Providing coverage of Alaska and northern Canada's oil and gas industry
January 2020

Vol. 25, No.04 Week of January 26, 2020

Oil patch insider: Enforcer or banker? Some banks defy pressure from climate activists

Kay Cashman

Petroleum News

Following Goldman Sachs mid-December announcement that it would stop financing new Arctic drilling, the big U.S. investment bank began to back-peddle.

On Jan. 21 at the World Economic Forum in Davos, Switzerland David Solomon, CEO of Goldman Sachs, told the meeting of business and world leaders that his bank would continue to raise funds for oil and gas companies, per a report in Daily on Energy.

“If you’re looking for a line, there’s not a line. There’s a transition that’s going on, and my view is this is going to be a multi-decade transition where we see changes in the way people allocate capital,” Solomon said in a panel discussion. “Should we not raise money for a company that is a carbon company or a fossil fuel company? The answer is no, we’re not going to (stop doing) that.”

The backlash from banks, Daily on Energy reported, came after climate activists, including 16 year old Greta Thunberg, demanded at Davos that companies, banks, and governments “immediately” halt investments in fossil fuel exploration and production, and divest from fossil fuels. (The theme of this year’s World Economic Forum: Stakeholders for a Cohesive and Sustainable World.)

Mike Corbat, CEO of Citibank, said Jan. 21 in Davos that it is not the role of banks to choose winners and losers.

“I don’t want to be the sharp end of the spear, meaning I don’t want to have to be the one telling (companies) or enforcing standards in an industry or business. … We don’t want to find ourselves being the person that dictates winners and losers,” Corbat said, according to a Financial Times report. “A bank’s job is to support the communities in which it operates. It is not to dictate outcomes.”

According to the FT report, Brian Duperreault, CEO of AIG, “echoed Mr. Solomon’s line: while he stressed that AIG is embracing sustainability (partly under pressure of its own employees), he also said that he is not ready to impose a blanket ban on offering insurance to coal companies yet.”

A week before the Davos conference, BlackRock, the world’s largest asset manager, promised to make climate change central to its investment strategy. BlackRock CEO Larry Fink met with government and finance officials in Davos to explain the company’s new approach, per press reports.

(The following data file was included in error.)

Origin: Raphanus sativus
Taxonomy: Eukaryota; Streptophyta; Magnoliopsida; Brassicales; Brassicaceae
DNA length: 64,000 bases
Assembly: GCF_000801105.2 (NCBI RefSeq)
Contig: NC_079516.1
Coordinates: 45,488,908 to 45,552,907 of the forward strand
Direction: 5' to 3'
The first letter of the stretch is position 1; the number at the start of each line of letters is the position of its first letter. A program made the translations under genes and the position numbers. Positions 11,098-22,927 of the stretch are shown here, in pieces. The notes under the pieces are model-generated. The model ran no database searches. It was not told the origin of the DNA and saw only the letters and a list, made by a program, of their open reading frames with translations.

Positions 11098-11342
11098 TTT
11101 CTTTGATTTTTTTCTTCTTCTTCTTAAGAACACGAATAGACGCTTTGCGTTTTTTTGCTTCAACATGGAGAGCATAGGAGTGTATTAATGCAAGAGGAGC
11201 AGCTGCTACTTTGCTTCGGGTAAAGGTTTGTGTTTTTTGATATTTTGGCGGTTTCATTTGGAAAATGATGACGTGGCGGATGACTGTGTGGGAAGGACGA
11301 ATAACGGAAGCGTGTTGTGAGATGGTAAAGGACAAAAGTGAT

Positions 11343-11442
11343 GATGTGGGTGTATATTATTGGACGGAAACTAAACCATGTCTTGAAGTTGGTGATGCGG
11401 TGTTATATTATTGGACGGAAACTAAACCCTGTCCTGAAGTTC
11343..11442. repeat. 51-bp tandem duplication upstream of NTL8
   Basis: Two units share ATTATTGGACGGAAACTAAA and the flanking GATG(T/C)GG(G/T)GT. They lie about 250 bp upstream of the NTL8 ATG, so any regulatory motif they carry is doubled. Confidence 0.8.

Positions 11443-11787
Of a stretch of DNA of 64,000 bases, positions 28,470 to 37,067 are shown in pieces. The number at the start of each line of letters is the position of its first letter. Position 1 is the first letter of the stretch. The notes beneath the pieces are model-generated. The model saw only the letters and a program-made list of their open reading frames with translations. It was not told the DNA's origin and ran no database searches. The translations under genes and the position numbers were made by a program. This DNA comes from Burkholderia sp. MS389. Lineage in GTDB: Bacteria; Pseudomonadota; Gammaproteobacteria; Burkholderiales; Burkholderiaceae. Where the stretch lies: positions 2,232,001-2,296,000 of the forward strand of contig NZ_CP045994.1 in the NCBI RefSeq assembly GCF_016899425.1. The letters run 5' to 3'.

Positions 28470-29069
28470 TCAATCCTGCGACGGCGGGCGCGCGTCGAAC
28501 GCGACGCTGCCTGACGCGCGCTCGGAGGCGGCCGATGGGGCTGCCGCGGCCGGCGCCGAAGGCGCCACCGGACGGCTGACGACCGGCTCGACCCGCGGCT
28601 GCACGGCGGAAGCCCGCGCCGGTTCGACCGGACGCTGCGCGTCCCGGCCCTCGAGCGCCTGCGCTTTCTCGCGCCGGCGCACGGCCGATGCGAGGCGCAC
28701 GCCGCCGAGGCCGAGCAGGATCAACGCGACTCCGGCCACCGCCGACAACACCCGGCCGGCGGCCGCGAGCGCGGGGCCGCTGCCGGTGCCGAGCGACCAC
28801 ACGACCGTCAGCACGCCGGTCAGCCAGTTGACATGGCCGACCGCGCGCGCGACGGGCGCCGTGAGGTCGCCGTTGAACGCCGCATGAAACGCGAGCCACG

“Climate change has become a defining factor in companies’ long-term prospects,” he was reported as saying. “Climate change is almost invariably the top issue that clients around the world raise with BlackRock. From Europe to Australia, South America to China, Florida to Oregon, investors are asking how they should modify their portfolios.”

Following the money?

A third major financial institution also appeared to cave to pressure from climate activists: Bank of America, but its decision reflected more of a “follow the money” philosophy.

Per a report in Oil and Gas 360, “Bank of America has committed $300 billion to sustainable investments over the next decade. Since 2007, when the company issued its first Environmental Business Initiative, Bank of America has deployed more than $126 billion to environmental business efforts.”

“There is a huge opportunity, whether it is green bonds or different types of financing for solar installations or wind installations,” Bank of America CEO Brian Moynihan said, noting that as more companies seek carbon neutrality, it will drive demand for new technology, though it will require power companies, above all, to make real progress, per the Oil and Gas 360 report.

“What we’re trying to say is, you deliver profits and success for customers, employees and shareholders. What managers like Larry Fink are saying is, success is along these dimensions. … The key is to think about the balance and let industry and owners drive it,” Moynihan was quoted as saying in the Oil and Gas 360 report.

Moynihan rejected skepticism about the effort as being more public relations than substantive. “People say, ‘Isn’t this greenwash?’ Which part of $300 billion do you understand is not greenwash? This is not some small process; it is a business force.”

Is the American dream in trouble?

The results of the new Edelman Trust Barometer set the stage for the opening of the forum, per The Hill.

The poll found that a majority of people around the world believe capitalism is doing more harm than good. In the U.S. 47% of those polled believe that capitalism does more harm than good.

Alaska’s reaction

When Goldman Sachs said in mid-December that it was no longer financing new Arctic drilling, Alaska Gov. Mike Dunleavy said the state was going to reassess its relationship with Goldman Sachs.

“I think it’s unfortunate,” Dunleavy said in an interview on FOX Business’ Varney & Co. “We do a lot of business with Goldman Sachs. We’re going have to reevaluate that, have a discussion with them.”

So, what is the status of this reevaluation?

Deputy director of communications for the governor’s office, Jeff Turner, told Petroleum News Jan. 21 that “a meeting between the governor’s office and the leadership of Goldman-Sachs will take place to continue the discussion.”


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